Mount Speke, 4.889 m John Hanning Speke [1827 – 1864] in 1862 reached Ripon Falls in Jinja and concluded it was the source of the Nile. New Never saw the mountains
Mount Stanley, 5.109 metres. Sir Henry Morton Stanley [1841 – 1904] was an Anglo-American journalist and a leading figure in the exploration and colonisation of Africa. Born in Wales as John Rowlands, he took employment with an American merchant named Henry Morton Stanley, and adopted his name. Stanley made six major trips to Africa loosing hundreds of his men due to disease, starvation or violence. From 1874 to 1877 he circumnavigated both Lakes Tanganyika and Victoria and crossed the continent from east to west descending to the Atlantic Ocean along the Congo River. On 24th May 1888 He saw the Rwenzori Mountains. Mt Stanley is the biggest mountain with Margherita as its highest peak.
Scott Elliott Pass Prof. Scott Elliott was the first to attempt the mountain from the Uganda Protectorate, but did not reach up to the place which bears his name. Freshfield Pass Douglas Freshfield, was the President of the English Alpine Club. He tried to climb in 1905, but failed due to bad weather.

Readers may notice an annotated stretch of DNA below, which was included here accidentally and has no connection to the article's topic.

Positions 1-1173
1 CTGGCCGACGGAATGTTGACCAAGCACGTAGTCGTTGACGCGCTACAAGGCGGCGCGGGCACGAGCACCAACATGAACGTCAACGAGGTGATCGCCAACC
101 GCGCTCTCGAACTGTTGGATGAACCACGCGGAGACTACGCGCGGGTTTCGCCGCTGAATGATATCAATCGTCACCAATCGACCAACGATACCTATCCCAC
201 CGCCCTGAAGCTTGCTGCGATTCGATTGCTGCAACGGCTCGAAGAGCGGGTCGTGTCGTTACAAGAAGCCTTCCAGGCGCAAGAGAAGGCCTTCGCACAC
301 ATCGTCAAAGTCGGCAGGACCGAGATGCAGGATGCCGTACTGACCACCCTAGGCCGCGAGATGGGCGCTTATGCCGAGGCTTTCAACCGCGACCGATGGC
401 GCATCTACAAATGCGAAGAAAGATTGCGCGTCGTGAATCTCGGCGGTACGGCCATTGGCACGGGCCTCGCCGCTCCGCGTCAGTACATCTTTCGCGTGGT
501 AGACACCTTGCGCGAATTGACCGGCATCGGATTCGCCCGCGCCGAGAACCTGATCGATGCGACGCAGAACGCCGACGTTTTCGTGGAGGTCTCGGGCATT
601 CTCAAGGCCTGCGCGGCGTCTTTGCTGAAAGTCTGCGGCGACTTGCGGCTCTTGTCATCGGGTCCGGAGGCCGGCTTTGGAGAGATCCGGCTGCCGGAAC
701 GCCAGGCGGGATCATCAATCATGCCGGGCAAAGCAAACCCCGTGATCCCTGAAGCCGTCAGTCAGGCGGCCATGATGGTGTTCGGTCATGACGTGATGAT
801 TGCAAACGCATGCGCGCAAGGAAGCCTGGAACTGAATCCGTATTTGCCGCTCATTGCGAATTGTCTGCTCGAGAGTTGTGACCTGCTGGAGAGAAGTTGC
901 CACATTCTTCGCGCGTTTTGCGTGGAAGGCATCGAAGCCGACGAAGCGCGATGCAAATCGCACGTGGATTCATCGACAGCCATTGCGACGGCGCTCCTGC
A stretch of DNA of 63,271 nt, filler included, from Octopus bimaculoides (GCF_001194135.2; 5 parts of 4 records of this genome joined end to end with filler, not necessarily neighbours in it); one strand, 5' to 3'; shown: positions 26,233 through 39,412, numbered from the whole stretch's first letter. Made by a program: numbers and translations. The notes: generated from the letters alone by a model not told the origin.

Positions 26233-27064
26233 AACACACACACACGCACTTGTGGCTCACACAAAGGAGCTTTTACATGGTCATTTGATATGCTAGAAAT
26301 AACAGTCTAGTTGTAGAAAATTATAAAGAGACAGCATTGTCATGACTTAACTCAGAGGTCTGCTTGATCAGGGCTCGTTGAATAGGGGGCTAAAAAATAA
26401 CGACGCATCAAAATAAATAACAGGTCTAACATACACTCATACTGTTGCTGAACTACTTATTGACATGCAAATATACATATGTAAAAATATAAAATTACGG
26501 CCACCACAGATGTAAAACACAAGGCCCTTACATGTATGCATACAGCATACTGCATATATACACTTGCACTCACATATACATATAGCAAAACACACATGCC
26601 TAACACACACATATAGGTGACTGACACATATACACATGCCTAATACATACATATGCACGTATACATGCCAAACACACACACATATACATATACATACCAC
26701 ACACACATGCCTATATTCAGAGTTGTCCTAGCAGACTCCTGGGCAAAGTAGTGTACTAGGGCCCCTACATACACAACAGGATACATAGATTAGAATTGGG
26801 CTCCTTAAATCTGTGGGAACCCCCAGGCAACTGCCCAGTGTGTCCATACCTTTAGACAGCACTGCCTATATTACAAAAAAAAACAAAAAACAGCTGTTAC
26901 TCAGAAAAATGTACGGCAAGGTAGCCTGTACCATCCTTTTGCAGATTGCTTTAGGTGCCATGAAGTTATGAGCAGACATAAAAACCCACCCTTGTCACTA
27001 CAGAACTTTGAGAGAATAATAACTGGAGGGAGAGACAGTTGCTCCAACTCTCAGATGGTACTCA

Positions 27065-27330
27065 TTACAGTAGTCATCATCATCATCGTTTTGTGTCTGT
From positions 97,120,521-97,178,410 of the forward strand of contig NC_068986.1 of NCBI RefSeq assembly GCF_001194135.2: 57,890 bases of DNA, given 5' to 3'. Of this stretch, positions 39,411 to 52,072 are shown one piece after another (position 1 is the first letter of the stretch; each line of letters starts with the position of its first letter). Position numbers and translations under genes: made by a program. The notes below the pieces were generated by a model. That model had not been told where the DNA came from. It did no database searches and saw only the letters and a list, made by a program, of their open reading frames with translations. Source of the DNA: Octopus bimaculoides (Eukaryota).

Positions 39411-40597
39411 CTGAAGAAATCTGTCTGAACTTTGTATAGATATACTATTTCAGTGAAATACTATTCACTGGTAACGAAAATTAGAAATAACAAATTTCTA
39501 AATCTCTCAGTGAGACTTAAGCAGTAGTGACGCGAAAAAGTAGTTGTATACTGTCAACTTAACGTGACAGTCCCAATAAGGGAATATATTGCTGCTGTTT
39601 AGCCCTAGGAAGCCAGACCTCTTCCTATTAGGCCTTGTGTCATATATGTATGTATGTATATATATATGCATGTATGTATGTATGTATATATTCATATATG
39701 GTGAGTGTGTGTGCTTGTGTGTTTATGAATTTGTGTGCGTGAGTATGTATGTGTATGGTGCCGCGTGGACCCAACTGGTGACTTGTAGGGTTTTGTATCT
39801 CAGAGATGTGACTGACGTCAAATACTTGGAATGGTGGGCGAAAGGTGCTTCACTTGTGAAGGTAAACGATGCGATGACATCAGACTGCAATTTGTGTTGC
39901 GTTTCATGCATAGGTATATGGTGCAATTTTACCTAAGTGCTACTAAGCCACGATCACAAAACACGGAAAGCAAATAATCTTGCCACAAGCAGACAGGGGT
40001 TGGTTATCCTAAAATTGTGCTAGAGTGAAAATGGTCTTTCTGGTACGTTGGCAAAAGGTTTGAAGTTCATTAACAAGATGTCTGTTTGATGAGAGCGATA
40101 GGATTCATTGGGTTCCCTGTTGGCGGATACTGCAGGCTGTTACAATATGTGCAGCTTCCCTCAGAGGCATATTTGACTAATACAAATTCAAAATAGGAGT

Today the mountain range measuring 120km long and 65 km wide is under the Rwenzori Mountains National Park under UWA management. The park is a UNESCO World Heritage site. Unfortunately due to global warming the snow shrunk from 7.5 sq km to 1.5 sq km from 1905 to 2006. The park is home 70 mammals and 217 bird species including 19 Albertine Rift endemics.